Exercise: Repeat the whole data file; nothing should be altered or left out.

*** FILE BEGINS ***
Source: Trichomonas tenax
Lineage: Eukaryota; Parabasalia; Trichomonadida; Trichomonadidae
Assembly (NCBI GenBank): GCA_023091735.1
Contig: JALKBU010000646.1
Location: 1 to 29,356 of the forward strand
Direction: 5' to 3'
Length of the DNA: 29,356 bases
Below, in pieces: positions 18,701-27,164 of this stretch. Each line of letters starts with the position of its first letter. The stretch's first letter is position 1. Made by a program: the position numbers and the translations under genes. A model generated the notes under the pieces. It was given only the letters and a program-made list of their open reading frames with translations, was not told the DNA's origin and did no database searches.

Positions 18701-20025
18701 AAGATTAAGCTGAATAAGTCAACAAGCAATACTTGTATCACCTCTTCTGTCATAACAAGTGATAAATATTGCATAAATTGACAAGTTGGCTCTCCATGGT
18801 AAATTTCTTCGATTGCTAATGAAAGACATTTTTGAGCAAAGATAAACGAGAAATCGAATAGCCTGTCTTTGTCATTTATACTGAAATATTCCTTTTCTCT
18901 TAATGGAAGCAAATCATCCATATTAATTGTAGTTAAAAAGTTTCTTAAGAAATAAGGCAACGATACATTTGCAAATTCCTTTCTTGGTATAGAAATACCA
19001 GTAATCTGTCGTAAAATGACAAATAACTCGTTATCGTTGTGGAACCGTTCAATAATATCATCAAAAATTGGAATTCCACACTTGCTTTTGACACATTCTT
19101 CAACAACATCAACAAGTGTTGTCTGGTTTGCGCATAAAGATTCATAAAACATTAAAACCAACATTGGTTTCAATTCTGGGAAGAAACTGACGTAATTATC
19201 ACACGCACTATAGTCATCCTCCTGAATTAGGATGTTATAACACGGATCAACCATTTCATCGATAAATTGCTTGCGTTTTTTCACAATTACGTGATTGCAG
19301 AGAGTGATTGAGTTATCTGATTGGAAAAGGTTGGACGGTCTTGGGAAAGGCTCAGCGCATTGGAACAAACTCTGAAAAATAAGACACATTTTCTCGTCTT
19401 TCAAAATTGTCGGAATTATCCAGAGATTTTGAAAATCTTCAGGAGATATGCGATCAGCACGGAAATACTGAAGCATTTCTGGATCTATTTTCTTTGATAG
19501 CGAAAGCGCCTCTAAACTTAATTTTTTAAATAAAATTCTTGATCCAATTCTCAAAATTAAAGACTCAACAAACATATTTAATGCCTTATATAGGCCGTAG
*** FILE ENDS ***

Source: Trichomonas tenax
Lineage: Eukaryota; Parabasalia; Trichomonadida; Trichomonadidae
Assembly (NCBI GenBank): GCA_023091735.1
Contig: JALKBU010000646.1
Location: 1 to 29,356 of the forward strand
Direction: 5' to 3'
Length of the DNA: 29,356 bases
Below, in pieces: positions 18,701-27,164 of this stretch. Each line of letters starts with the position of its first letter. The stretch's first letter is position 1. Made by a program: the position numbers and the translations under genes. A model generated the notes under the pieces. It was given only the letters and a program-made list of their open reading frames with translations, was not told the DNA's origin and did no database searches.

Positions 18701-20025
18701 AAGATTAAGCTGAATAAGTCAACAAGCAATACTTGTATCACCTCTTCTGTCATAACAAGTGATAAATATTGCATAAATTGACAAGTTGGCTCTCCATGGT
18801 AAATTTCTTCGATTGCTAATGAAAGACATTTTTGAGCAAAGATAAACGAGAAATCGAATAGCCTGTCTTTGTCATTTATACTGAAATATTCCTTTTCTCT
18901 TAATGGAAGCAAATCATCCATATTAATTGTAGTTAAAAAGTTTCTTAAGAAATAAGGCAACGATACATTTGCAAATTCCTTTCTTGGTATAGAAATACCA
19001 GTAATCTGTCGTAAAATGACAAATAACTCGTTATCGTTGTGGAACCGTTCAATAATATCATCAAAAATTGGAATTCCACACTTGCTTTTGACACATTCTT
19101 CAACAACATCAACAAGTGTTGTCTGGTTTGCGCATAAAGATTCATAAAACATTAAAACCAACATTGGTTTCAATTCTGGGAAGAAACTGACGTAATTATC
19201 ACACGCACTATAGTCATCCTCCTGAATTAGGATGTTATAACACGGATCAACCATTTCATCGATAAATTGCTTGCGTTTTTTCACAATTACGTGATTGCAG
19301 AGAGTGATTGAGTTATCTGATTGGAAAAGGTTGGACGGTCTTGGGAAAGGCTCAGCGCATTGGAACAAACTCTGAAAAATAAGACACATTTTCTCGTCTT
19401 TCAAAATTGTCGGAATTATCCAGAGATTTTGAAAATCTTCAGGAGATATGCGATCAGCACGGAAATACTGAAGCATTTCTGGATCTATTTTCTTTGATAG
19501 CGAAAGCGCCTCTAAACTTAATTTTTTAAATAAAATTCTTGATCCAATTCTCAAAATTAAAGACTCAACAAACATATTTAATGCCTTATATAGGCCGTAG